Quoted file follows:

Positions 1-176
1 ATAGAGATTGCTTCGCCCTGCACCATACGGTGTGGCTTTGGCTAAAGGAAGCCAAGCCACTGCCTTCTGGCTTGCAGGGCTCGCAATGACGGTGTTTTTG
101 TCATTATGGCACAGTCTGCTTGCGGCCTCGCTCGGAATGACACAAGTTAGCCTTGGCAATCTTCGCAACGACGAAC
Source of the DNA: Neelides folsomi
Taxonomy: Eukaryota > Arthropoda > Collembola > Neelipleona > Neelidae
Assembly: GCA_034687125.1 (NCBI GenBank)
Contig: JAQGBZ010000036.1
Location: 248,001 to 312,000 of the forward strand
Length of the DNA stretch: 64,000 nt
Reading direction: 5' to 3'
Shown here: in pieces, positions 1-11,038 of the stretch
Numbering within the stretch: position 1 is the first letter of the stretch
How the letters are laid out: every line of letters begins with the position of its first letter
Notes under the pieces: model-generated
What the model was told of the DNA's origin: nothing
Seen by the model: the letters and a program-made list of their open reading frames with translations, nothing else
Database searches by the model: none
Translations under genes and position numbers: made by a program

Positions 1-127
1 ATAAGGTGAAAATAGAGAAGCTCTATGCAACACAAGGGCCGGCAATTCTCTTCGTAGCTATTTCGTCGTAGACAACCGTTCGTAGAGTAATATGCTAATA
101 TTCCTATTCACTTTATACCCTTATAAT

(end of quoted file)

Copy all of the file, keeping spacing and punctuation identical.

Positions 1-176
1 ATAGAGATTGCTTCGCCCTGCACCATACGGTGTGGCTTTGGCTAAAGGAAGCCAAGCCACTGCCTTCTGGCTTGCAGGGCTCGCAATGACGGTGTTTTTG
101 TCATTATGGCACAGTCTGCTTGCGGCCTCGCTCGGAATGACACAAGTTAGCCTTGGCAATCTTCGCAACGACGAAC
Source of the DNA: Neelides folsomi
Taxonomy: Eukaryota > Arthropoda > Collembola > Neelipleona > Neelidae
Assembly: GCA_034687125.1 (NCBI GenBank)
Contig: JAQGBZ010000036.1
Location: 248,001 to 312,000 of the forward strand
Length of the DNA stretch: 64,000 nt
Reading direction: 5' to 3'
Shown here: in pieces, positions 1-11,038 of the stretch
Numbering within the stretch: position 1 is the first letter of the stretch
How the letters are laid out: every line of letters begins with the position of its first letter
Notes under the pieces: model-generated
What the model was told of the DNA's origin: nothing
Seen by the model: the letters and a program-made list of their open reading frames with translations, nothing else
Database searches by the model: none
Translations under genes and position numbers: made by a program

Positions 1-127
1 ATAAGGTGAAAATAGAGAAGCTCTATGCAACACAAGGGCCGGCAATTCTCTTCGTAGCTATTTCGTCGTAGACAACCGTTCGTAGAGTAATATGCTAATA
101 TTCCTATTCACTTTATACCCTTATAAT